On Tuesday, December 22, 2020, Brian Evans (CEO) and Dr. Bob Weissinger (CMO), received the first vaccination of the Moderna COVID-19 vaccine at Clarke County Hospital. 29 additional CCH healthcare workers received their first dose of the vaccine later that afternoon. The vaccine requires a second dose 28 days later to achieve optimal effectiveness in protecting against the Coronavirus. We received our initial delivery of 100 doses and we expect to administer 80+ vaccines to our team by Christmas day.
The Moderna vaccine is being distributed in the US one week after the delivery of the Pfizer vaccine.
“To have two vaccines against a novel virus authorized and distributed within a year is extraordinary and should be a great source of pride for every member of the HHS family and every American. Authorization of Moderna’s vaccine means we can accelerate the vaccination of frontline healthcare workers and Americans in long-term-care facilities, and, ultimately, bring a faster end to this pandemic.” – Health and Human Services (HHS) Secretary Alex Azar.
The Moderna vaccine underwent strict Food and Drug Administration (FDA) approval protocol, but the process was accelerated due to the dire need for a coronavirus vaccine. The FDA gave Emergency Use Authorization for the Moderna Vaccine on Friday, December 18.
Distribution, through Operation Warp Speed, began immediately after the FDA Approval.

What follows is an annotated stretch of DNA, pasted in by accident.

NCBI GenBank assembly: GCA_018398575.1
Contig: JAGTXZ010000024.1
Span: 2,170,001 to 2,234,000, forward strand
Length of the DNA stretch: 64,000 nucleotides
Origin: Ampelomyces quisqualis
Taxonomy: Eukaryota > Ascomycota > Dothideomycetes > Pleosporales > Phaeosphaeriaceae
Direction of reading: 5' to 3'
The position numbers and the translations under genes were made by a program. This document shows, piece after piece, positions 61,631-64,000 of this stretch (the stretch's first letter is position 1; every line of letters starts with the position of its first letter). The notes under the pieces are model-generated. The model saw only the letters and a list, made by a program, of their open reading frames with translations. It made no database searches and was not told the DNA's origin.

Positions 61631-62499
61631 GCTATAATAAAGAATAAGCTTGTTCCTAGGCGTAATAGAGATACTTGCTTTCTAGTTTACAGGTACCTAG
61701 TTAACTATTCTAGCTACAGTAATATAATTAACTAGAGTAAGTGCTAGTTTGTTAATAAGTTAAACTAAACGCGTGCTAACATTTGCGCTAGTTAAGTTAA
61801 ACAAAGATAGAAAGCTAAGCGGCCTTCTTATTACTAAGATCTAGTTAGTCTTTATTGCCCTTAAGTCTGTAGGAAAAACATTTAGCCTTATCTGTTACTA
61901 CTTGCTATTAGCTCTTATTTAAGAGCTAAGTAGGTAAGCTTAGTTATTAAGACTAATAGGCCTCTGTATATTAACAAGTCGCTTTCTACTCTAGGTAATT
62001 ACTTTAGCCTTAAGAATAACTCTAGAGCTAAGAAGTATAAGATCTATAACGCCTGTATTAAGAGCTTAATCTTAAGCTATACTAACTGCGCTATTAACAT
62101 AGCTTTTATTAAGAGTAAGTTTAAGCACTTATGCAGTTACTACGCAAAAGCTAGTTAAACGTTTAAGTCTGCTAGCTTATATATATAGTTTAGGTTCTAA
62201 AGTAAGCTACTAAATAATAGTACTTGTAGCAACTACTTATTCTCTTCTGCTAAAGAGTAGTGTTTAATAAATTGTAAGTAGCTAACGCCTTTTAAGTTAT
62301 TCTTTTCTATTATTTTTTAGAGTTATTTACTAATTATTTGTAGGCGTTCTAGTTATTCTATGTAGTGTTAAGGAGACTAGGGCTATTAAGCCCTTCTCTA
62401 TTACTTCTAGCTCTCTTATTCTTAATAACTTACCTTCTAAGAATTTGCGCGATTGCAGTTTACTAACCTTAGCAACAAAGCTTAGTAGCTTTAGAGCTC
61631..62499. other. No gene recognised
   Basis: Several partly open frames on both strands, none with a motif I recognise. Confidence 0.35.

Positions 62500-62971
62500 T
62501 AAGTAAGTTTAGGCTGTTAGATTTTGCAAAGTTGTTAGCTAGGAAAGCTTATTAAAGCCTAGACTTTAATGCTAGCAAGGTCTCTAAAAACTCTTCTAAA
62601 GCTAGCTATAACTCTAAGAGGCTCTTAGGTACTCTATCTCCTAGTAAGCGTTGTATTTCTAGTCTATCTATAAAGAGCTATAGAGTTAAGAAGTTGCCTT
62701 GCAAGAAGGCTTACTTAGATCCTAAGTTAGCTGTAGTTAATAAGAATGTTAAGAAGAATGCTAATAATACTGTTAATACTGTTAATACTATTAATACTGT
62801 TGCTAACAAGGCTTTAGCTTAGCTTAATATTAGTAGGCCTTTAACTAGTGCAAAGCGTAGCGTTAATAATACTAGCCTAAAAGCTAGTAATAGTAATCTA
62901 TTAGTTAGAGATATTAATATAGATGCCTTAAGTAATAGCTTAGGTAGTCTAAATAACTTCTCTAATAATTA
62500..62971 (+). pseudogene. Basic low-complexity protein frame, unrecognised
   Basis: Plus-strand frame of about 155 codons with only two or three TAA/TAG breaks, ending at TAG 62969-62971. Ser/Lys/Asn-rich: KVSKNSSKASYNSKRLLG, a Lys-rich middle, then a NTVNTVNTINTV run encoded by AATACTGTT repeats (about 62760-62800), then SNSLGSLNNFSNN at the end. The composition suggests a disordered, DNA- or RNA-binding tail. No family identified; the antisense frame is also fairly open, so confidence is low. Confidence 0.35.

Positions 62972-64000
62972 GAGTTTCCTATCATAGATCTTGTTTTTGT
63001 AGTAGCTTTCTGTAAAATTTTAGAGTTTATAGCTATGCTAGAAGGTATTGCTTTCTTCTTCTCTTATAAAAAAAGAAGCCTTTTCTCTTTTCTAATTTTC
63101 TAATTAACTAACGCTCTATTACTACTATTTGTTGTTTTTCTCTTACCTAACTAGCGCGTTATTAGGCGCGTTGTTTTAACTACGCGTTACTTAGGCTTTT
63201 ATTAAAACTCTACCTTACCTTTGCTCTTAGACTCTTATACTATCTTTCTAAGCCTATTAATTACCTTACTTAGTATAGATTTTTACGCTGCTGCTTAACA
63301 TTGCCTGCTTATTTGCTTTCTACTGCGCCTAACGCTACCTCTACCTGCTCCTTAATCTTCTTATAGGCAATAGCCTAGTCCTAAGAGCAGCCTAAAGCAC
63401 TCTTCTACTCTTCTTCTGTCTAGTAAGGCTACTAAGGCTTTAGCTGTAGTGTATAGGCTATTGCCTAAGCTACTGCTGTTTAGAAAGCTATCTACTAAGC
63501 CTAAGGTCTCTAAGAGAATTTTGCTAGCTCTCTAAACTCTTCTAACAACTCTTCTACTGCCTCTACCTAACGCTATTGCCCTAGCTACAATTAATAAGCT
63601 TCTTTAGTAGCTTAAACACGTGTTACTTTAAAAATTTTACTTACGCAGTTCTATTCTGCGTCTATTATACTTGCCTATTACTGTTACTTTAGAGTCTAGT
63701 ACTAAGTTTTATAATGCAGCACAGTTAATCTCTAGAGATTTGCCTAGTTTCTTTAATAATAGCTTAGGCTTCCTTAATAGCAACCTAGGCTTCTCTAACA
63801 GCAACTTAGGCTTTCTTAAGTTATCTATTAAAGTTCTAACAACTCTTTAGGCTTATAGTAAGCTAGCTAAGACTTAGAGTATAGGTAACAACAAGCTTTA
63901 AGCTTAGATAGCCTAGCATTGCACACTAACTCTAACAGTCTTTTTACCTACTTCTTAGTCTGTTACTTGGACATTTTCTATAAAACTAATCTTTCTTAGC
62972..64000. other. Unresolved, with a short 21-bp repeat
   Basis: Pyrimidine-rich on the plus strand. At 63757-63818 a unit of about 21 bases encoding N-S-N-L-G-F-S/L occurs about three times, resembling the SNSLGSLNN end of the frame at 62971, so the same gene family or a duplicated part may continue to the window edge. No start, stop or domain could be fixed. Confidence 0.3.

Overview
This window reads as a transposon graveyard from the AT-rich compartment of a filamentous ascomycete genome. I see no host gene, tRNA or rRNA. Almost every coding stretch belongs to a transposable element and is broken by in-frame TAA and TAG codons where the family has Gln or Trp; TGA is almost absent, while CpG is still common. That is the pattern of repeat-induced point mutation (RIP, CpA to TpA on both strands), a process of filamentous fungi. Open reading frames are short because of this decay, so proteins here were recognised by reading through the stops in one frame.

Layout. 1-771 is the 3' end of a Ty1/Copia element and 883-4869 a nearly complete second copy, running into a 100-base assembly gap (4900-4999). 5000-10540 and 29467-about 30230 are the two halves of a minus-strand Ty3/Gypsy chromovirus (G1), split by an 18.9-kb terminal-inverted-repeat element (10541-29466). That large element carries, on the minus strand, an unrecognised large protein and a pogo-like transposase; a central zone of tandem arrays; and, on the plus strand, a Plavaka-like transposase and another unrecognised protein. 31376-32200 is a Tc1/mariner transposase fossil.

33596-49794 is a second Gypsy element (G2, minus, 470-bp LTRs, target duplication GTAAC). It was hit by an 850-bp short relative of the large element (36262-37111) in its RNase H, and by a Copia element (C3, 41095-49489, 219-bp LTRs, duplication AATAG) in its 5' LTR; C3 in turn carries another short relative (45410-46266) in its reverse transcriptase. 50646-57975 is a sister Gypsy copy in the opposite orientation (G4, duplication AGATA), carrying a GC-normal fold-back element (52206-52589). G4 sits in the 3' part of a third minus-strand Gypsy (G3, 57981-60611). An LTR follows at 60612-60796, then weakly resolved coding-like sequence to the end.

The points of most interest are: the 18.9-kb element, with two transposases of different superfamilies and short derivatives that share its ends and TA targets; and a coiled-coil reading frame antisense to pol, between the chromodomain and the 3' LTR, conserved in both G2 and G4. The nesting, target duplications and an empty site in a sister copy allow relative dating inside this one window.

Like the Pfizer vaccine, the Moderna product is an mRNA vaccine that stimulates the immune system. Some vaccine facts:
- Like all vaccines, COVID-19 mRNA vaccines have been rigorously tested for safety before being authorized for use in the United States.
- mRNA technology is new but not unknown. They have been studied for more than a decade.
- mRNA vaccines do not contain a live virus and do not carry a risk of causing disease in the vaccinated person.
- mRNA from the vaccine never enters the nucleus of the cell and does not affect or interact with a person’s DNA.
Side effects from taking the vaccine result from our immune system working to develop immunity to COVID-19 and can include injection site stiffness or soreness, body aches, fatigue, and/or a minor fever. If experienced, side effects are considered minor and can last up to 24 – 48 hours.
Statewide administration of the COVID-19 vaccines is being approached using a “phased” group process:
Phase 1a: Health care personnel, long term care facility staff, and residents
Phase 1b: Essential workers (ex: education sector, food and agriculture, utility workers, law enforcement, firefighters, transportation industry)
Phase 1c: Adults with high-risk medical conditions and Adults 65 years of age and older
Additional group vaccination schedule information is expected from the CDC and Iowa Department of Public Health, guided by the progress of the Phase 1 vaccinations and the availability of the vaccines, to be announced in the near future.
Administration of the vaccines is the first step in gaining control over the COVID-19 virus. The CDC estimates that at least 70% of the population needs to receive the vaccine before we can begin to control the spread of COVID-19.
Consult with your physician prior to receiving a vaccination for additional guidance if:
- You are pregnant or considering pregnancy in the near future
- You have had a positive COVID-19 test within the last 90 days.
- Have severe allergies
- Have previously had an adverse reaction to vaccines
- You are under 18 years of age
Clarke County Hospital is encouraging community residents to participate in the vaccination program as soon as the vaccine becomes available for widespread administration. The science behind the vaccine is strong, and the resulting positives related to taking the vaccine are undeniable.
This article was first published on http://clarkecountylife.com.